24 The 16th Red Banner Submarine Squadron

The 16th Red Banner Submarine Squadron

Posted on September 21, 2011 by team

The Red Banner submarine squadron was formed in 1938, but at that time it was called differently. By the way, the squadron changed its name many times. During its long and rich history, the squadron participated in WW II and several science experiments. Currently there are 20 submarines there, some of them serve in the world ocean. Today we’ll step aboard the nuclear-powered cruise missile submarine 949A Chelyabinsk.

Crews do not watch their submarines, there are special guard companies to do this work.

Restricted zone in the raduis of 5 meters.

As the vessel serves for the Russian navy, it is not allowed to see or photograph some of its strategical parts.

“Rooms” of the submarine.

The main command post of the ship.

The mess.

An address of a priest to the personnel about baneful influence of alcohol.

The presence of a sauna on the submarine surprises.

The steam room.

The swimming pool. A rubber duck is so cute!



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24 Responses to “The 16th Red Banner Submarine Squadron”

  1. Musa says:

    Great Post, thanks.

  2. Scott says:

    Its crazy how luxurious the interior of the sub is! A credit to Russian engineers!

    • Tovarich Volk says:

      That might be Officer’s Quarters, Enlisted might be substantially more spartan. Then again it might not be due to the fact that submariners stay submerged for quite long times. BTW, Off season at the water park, or are the doing maintainance?

      • rostit says:

        Next on ER : Abandoned Military Waterpark!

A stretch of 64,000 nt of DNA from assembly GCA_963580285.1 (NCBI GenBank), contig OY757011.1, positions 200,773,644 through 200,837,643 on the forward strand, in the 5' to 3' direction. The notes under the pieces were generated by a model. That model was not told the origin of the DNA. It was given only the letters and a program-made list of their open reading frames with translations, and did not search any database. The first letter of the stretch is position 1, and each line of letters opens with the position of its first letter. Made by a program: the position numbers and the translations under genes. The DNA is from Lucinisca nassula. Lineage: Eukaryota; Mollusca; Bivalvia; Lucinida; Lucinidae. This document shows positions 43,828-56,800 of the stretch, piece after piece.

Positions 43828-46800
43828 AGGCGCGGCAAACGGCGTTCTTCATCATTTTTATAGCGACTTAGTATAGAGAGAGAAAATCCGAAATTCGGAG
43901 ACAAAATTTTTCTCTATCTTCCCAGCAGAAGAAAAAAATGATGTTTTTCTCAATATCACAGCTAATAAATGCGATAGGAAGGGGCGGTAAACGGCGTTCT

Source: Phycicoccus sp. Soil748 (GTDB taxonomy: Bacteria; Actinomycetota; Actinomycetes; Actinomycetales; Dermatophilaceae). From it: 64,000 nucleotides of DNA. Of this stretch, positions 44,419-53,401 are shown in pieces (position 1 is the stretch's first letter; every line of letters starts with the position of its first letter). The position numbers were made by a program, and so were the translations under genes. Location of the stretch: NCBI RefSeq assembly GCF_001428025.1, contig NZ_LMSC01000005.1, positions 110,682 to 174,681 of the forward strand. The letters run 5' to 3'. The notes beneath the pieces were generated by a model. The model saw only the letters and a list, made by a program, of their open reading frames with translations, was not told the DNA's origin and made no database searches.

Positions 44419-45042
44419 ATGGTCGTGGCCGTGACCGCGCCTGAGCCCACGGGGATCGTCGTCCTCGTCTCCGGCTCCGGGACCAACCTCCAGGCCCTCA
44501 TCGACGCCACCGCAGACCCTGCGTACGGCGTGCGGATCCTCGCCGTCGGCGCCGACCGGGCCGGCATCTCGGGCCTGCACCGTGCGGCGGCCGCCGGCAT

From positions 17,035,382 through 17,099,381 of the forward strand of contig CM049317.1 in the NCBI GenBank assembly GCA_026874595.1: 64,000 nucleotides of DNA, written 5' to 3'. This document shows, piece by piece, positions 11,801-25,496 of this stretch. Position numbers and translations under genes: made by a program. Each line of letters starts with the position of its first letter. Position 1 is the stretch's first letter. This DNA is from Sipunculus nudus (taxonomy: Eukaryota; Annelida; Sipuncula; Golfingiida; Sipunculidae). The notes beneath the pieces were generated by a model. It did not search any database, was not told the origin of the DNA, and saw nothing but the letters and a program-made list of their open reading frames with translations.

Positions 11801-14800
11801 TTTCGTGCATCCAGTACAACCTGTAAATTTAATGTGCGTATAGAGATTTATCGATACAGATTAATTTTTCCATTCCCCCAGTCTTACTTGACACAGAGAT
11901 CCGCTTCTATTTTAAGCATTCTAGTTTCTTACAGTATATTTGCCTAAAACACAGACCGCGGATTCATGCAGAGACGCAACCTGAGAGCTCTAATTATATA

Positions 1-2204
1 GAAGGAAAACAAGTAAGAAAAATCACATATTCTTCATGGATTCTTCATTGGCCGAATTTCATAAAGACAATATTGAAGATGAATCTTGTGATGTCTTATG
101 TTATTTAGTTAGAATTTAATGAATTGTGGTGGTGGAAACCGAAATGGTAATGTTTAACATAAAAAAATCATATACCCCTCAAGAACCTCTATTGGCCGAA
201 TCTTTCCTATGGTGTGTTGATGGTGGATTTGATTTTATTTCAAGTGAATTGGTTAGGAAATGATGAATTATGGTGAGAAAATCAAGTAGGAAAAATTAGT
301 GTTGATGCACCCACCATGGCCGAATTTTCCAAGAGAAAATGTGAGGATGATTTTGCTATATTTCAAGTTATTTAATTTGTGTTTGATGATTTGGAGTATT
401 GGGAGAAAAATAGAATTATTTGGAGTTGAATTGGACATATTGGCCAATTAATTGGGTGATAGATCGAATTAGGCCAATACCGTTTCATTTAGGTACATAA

• yojimbo says:

        The entire crew is allowed to use the extra they do this for morale purposes.You do not see these on Western Us or British subs although they have other means to reward submariners for the hard service they may also consider the nice things like a swimming pool to be too comfortable and harmful to strict military discipline.

        It is pretty clear that the enlisted mens barracks and apartments are much much better than anything they would be able to afford if they had a civilian job or even a diffident military duty.This is different from the US military where living facilities wise it is about equal regard less of your duty.

        • Tovarich Volk says:

          In the US military, you can live on base in either barracks arraingements, or on base apartments, which are generally fairly decent apartments. If you choose neither of the above, you can also choose to live off-base by renting an apartment or a house. If I was in the Russian Military, I would probably not want to consider living off base after seeing to condition of Stalin/Khruschev/Brezhnev era apartment blocks, and anything built after 1991 would most likely be out of budget.

  3. BlowME says:

    Sign me up!

  4. rostit says:

    The “training simulators” looks a lot like exercise equipment.

  5. eneils says:

    The submarines are very impressive. They are not as large as the Typhoon class submarines, but they still appear to be quite adequate for providing space for the equipment and crew.